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Science Breakthroughs of 2015: Kennewick Man’s DNA

December 31, 2015

Science Breakthroughs of 2015: Kennewick Man’s 8,500-year-old bones are finally sequenced, revealing his genetic ancestry.


G Grullon Science

The Bering land bridge connected Asia and North America during the last ice age. (G. Grullón/Science magazine)


Kennewick Man’s heritage. I’m Bob Hirshon and this is Science Update.

This week, we’re counting down to the Breakthrough of the Year, according to Science magazine’s editors. Today, Kennewick Man’s DNA. Bones of the mysterious 8,500 year-old skeleton were discovered in Washington State in 1996, and speculations about his ancestry ranged from Polynesian to Asian to European. Now, scientists have finally sequenced his DNA. University of California, Berkeley evolutionary biologist Rasmus Nielsen was on the team.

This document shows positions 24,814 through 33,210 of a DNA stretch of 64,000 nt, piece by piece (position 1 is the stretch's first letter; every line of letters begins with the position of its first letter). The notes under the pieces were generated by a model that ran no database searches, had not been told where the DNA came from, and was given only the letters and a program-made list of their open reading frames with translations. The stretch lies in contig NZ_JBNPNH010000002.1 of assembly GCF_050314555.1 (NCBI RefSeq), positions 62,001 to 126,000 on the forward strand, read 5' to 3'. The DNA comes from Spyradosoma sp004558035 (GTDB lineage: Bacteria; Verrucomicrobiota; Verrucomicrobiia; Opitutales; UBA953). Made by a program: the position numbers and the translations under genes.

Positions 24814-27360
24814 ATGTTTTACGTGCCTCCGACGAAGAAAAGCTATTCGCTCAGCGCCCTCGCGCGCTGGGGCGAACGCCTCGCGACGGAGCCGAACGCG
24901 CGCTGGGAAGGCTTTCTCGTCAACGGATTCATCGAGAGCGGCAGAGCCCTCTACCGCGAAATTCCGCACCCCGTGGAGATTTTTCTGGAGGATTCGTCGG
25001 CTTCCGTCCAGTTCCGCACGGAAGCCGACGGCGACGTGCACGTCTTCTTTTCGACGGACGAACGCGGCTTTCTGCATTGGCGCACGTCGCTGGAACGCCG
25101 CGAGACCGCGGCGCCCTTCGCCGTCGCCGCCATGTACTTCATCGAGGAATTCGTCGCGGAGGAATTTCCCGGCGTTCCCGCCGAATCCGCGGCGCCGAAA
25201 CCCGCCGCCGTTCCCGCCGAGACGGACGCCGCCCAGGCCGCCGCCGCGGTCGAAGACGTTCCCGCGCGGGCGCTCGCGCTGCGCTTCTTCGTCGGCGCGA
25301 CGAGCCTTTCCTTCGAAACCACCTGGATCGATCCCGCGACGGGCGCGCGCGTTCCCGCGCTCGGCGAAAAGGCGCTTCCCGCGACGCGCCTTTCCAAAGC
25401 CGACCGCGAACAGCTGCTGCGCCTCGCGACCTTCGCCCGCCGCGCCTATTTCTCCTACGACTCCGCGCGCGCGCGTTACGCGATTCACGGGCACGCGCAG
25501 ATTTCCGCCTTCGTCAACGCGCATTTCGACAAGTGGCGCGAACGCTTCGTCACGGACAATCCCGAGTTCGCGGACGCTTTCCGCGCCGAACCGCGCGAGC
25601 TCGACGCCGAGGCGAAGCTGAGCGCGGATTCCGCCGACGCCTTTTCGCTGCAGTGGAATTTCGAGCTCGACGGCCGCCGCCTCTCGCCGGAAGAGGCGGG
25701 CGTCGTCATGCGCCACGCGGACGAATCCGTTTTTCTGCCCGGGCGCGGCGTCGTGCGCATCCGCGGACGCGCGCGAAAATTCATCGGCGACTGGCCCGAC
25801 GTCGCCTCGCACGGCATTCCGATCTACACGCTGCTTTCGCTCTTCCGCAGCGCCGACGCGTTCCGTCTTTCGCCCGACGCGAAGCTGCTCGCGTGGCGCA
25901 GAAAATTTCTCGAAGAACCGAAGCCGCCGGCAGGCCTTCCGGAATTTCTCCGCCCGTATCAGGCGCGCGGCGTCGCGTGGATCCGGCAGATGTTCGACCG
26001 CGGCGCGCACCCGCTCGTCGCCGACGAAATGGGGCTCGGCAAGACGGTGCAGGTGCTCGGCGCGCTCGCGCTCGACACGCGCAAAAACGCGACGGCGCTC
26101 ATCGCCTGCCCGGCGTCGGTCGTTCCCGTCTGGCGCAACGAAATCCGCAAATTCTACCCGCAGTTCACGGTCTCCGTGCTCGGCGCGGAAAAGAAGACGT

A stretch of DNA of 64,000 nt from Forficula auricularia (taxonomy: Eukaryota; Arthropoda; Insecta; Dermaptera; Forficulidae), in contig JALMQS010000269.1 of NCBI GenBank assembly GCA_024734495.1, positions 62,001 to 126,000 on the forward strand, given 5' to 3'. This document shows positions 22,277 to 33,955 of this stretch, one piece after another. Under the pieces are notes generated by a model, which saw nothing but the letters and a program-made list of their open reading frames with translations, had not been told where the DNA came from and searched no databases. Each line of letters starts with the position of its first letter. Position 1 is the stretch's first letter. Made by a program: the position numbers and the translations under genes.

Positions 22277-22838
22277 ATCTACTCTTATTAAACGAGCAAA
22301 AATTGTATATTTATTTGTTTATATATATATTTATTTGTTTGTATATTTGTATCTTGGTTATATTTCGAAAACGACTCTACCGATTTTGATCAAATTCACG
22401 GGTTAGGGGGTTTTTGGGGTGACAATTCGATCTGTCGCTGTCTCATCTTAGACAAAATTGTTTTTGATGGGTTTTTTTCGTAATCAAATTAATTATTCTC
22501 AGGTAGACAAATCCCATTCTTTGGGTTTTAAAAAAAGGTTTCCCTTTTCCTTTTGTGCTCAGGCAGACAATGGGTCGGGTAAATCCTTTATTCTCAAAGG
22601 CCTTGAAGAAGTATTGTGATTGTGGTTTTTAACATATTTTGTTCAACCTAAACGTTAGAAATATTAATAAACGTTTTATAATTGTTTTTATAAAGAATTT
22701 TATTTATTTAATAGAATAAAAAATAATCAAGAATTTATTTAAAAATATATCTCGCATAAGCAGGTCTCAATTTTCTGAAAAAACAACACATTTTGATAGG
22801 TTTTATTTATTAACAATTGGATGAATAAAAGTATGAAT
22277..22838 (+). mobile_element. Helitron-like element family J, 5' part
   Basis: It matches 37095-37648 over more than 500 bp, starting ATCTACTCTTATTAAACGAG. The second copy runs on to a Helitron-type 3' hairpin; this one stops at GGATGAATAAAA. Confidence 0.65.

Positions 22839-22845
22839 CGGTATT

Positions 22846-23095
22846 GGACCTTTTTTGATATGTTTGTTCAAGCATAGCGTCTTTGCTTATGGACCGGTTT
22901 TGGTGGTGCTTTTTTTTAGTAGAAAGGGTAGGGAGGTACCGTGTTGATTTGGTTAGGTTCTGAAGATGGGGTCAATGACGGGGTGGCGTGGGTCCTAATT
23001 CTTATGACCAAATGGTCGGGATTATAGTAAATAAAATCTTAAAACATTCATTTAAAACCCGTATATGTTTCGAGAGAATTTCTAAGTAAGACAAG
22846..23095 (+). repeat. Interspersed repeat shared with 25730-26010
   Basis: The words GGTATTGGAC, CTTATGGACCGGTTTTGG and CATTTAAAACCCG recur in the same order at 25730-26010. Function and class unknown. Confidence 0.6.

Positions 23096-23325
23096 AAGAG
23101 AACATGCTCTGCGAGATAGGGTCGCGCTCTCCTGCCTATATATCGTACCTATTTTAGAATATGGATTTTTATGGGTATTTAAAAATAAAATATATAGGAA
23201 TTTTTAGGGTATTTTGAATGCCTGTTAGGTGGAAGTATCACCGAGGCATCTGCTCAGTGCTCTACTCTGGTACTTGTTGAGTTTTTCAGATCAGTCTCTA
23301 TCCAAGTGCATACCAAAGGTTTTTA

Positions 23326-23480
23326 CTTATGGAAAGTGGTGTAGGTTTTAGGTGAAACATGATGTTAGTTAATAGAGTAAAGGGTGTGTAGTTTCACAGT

RASMUS NIELSEN (University of California, Berkeley)

And what we could show from the analysis is that the Kennewick Man is clearly Native American. And, in fact, is compatible with being directly ancestral to several of the groups that now live in the Pacific Northwest.


The results lend credence to recent genetic evidence that Native Americans descended from Asian peoples who migrated across the Bering land bridge during the last ice age. I’m Bob Hirshon, for AAAS, the science society.